Food Act 1981: Food standards

These standards are available from the Food and Nutrition Section of the Ministry of Health, 133 Molesworth Street, Wellington.

New Zealand Food Standard 1996 (issued 27 June 1996)
New Zealand Food Standard 1996, Amendment No 1 (issued 3 December 1996)
New Zealand Food Standard 1996, Amendment No 2 (issued 14 January 1997)
New Zealand Food Standard 1996, Amendment No 3 (issued 3 June 1997)
New Zealand Food Standard 1996, Amendment No 4 (issued 8 September 1997)
New Zealand Food Standard 1996, Amendment No 5 (issued 1 November 1997)
New Zealand Food Standard 1996, Amendment No 6 (issued 10 February 1998)
New Zealand Food Standard 1996, Amendment No 7 (issued 31 March 1998)
New Zealand Food Standard 1996, Amendment No 8 (issued 17 August 1998)
New Zealand Food Standard 1996, Amendment No 9 (issued 18 August 1998)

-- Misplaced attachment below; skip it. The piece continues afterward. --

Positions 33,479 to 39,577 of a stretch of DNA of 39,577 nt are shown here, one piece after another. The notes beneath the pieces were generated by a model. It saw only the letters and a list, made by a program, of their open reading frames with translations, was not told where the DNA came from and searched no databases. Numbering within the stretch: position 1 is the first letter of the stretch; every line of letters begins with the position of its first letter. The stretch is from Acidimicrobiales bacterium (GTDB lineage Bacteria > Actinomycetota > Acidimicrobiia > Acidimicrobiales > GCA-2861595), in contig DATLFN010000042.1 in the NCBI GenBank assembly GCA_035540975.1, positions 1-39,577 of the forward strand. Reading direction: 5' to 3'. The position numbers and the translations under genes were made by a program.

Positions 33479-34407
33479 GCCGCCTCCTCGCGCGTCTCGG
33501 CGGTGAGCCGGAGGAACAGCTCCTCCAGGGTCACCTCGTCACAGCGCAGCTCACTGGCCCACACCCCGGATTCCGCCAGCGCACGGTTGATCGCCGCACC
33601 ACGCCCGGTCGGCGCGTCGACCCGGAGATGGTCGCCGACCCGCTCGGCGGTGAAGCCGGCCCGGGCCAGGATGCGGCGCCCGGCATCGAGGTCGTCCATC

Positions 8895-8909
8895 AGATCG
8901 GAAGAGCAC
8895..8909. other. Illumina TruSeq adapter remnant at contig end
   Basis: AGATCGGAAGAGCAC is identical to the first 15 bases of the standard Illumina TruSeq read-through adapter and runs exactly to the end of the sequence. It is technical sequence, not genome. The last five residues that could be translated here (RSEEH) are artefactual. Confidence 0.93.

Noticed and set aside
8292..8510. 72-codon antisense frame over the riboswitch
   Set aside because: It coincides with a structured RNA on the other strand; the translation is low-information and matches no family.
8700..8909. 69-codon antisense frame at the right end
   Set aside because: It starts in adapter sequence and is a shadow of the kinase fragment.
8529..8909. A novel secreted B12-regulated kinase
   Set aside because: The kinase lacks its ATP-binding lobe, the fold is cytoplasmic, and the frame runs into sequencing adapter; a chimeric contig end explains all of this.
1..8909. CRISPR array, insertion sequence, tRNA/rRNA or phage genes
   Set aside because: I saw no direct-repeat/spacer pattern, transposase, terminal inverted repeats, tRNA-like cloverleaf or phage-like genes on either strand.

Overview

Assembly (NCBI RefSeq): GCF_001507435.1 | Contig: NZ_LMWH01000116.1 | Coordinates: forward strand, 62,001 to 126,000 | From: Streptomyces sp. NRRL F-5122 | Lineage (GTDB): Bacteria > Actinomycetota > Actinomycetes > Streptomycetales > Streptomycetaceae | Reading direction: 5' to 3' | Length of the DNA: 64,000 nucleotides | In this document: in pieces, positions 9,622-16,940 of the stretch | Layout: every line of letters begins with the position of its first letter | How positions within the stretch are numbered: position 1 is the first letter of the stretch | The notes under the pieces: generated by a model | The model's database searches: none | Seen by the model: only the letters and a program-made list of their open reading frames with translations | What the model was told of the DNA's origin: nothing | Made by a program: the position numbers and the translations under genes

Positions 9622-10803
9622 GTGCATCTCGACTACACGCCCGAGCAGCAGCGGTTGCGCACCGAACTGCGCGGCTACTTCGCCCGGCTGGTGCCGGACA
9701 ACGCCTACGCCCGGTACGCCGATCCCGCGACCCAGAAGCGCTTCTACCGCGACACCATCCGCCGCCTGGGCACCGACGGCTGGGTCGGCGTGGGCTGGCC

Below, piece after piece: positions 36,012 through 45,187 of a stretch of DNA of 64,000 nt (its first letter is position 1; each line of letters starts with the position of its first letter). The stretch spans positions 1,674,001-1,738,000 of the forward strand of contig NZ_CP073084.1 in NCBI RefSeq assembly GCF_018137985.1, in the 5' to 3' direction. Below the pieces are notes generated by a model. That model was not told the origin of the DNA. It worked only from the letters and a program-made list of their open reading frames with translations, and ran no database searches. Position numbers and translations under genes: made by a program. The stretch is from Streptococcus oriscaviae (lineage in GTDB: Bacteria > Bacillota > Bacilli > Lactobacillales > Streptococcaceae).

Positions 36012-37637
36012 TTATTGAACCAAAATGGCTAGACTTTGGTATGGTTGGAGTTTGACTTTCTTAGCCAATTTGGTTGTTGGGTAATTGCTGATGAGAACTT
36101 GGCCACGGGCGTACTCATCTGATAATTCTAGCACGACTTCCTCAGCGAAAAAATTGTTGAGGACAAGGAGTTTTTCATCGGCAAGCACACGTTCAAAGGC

New Zealand Food Standard 1996, Amendment No 10 (issued 10 November 1998)
New Zealand Food Standard 1996, Amendment No 11 (issued 8 December 1998)
New Zealand Food Standard 1996, Amendment No 12 (issued 8 March 1999)
New Zealand Food Standard 1996, Amendment No 13 (issued 13 April 1999)
New Zealand Food Standard 1996, Amendment No 14 (issued 21 July 1999)
New Zealand Food Standard 1996, Amendment No 15 (issued 4 October 1999)
New Zealand Food Standard 1996, Amendment No 16 (issued 12 November 1999)
New Zealand Food Standard 1996, Amendment No 17 (issued 20 January 2000)
New Zealand (Mandatory) Food Standard 1997 (issued 12 August 1997)
New Zealand (Maximum Residue Limits of Agricultural Compounds) Mandatory Food Standard 1999 (issued 6 April 1999)
New Zealand (Maximum Residue Limits of Agricultural Compounds) Mandatory Food Standard 1999, Amendment No 1 (issued 25 August 1999)
New Zealand (Maximum Residue Limits of Agricultural Compounds) Mandatory Food Standard 1999, Amendment No 2 (issued 10 September 1999)
New Zealand (Emergency) Food Standard 1998 (issued 28 July 1998)